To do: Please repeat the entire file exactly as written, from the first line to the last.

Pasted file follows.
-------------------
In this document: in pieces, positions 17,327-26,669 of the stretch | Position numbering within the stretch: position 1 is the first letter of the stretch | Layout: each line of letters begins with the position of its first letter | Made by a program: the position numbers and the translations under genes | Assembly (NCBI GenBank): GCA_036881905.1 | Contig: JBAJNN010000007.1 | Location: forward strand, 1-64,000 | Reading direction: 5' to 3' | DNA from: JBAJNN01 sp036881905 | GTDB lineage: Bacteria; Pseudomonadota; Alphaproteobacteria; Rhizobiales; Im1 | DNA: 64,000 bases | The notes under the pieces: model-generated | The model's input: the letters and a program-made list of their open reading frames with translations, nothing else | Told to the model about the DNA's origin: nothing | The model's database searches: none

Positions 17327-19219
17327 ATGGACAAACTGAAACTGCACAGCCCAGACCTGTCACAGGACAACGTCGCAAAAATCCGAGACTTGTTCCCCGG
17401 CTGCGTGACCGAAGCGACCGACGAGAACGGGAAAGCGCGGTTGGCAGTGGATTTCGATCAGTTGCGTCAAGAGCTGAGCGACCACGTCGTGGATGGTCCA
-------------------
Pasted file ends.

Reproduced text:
In this document: in pieces, positions 17,327-26,669 of the stretch | Position numbering within the stretch: position 1 is the first letter of the stretch | Layout: each line of letters begins with the position of its first letter | Made by a program: the position numbers and the translations under genes | Assembly (NCBI GenBank): GCA_036881905.1 | Contig: JBAJNN010000007.1 | Location: forward strand, 1-64,000 | Reading direction: 5' to 3' | DNA from: JBAJNN01 sp036881905 | GTDB lineage: Bacteria; Pseudomonadota; Alphaproteobacteria; Rhizobiales; Im1 | DNA: 64,000 bases | The notes under the pieces: model-generated | The model's input: the letters and a program-made list of their open reading frames with translations, nothing else | Told to the model about the DNA's origin: nothing | The model's database searches: none

Positions 17327-19219
17327 ATGGACAAACTGAAACTGCACAGCCCAGACCTGTCACAGGACAACGTCGCAAAAATCCGAGACTTGTTCCCCGG
17401 CTGCGTGACCGAAGCGACCGACGAGAACGGGAAAGCGCGGTTGGCAGTGGATTTCGATCAGTTGCGTCAAGAGCTGAGCGACCACGTCGTGGATGGTCCA